For those needing to send state license verifications, the VeriDoc service caters to around 30 participating states, with fees ranging from $10 to $60 depending on the state.

Moreover, you might need to pull records from the National Practitioner Data Bank, which costs $4 per query. This service helps to gather information about any past medical malpractice, adverse licensure actions, or convictions that are crucial for your state board applications.

Regarding criminal background checks, these typically cost between $40 and $60. Fingerprinting, required by many states, can also carry a fee. While some towns might offer this service free to residents, others might charge around $5 to $10 per fingerprint card, and it’s common for states to ask for two cards per applicant.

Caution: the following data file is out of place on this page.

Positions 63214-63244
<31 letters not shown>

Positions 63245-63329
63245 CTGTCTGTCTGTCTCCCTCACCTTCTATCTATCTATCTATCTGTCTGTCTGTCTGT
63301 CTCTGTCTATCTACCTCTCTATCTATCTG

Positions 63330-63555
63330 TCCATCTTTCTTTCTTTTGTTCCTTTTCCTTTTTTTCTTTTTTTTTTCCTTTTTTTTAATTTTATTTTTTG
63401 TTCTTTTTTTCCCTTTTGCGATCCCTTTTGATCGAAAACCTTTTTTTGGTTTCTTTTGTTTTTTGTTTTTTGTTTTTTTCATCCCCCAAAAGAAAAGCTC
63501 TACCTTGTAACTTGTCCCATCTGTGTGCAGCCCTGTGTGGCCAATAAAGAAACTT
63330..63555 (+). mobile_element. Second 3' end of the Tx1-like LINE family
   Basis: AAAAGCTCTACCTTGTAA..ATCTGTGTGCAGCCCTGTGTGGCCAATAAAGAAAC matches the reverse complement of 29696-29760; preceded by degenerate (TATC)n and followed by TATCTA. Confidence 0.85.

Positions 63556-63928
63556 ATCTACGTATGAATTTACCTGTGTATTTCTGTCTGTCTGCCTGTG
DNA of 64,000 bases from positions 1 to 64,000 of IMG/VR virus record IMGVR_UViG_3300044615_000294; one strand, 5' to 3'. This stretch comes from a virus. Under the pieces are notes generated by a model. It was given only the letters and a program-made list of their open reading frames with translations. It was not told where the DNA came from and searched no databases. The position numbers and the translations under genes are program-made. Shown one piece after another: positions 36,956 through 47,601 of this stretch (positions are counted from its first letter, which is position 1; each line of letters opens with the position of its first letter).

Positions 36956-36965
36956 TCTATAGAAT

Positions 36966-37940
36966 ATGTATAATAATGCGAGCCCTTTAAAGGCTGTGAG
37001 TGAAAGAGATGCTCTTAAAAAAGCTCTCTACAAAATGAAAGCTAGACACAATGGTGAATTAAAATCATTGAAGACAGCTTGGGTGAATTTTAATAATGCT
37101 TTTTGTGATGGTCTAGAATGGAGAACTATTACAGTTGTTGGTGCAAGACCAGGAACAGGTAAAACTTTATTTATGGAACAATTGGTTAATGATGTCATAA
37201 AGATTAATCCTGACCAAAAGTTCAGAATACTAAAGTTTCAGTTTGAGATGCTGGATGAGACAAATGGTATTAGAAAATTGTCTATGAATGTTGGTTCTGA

Hidden Costs of Medical Licensing

Navigating the hidden costs of licensing can often be as crucial as managing the explicit fees. These unexpected medical licensing expenses can impact your overall financial planning significantly if not anticipated ahead of time.

  • Transcripts and Verifications

For those states that do not accept the Federation Credentials Verification Service (FCVS), securing copies of medical school transcripts, exam results, and verification of other state medical licenses is necessary. The costs for these documents can vary widely depending on the institutions and agencies involved. Each request might entail a processing fee, which, when accumulated, can significantly add to the overall expense.

  • Notary Fees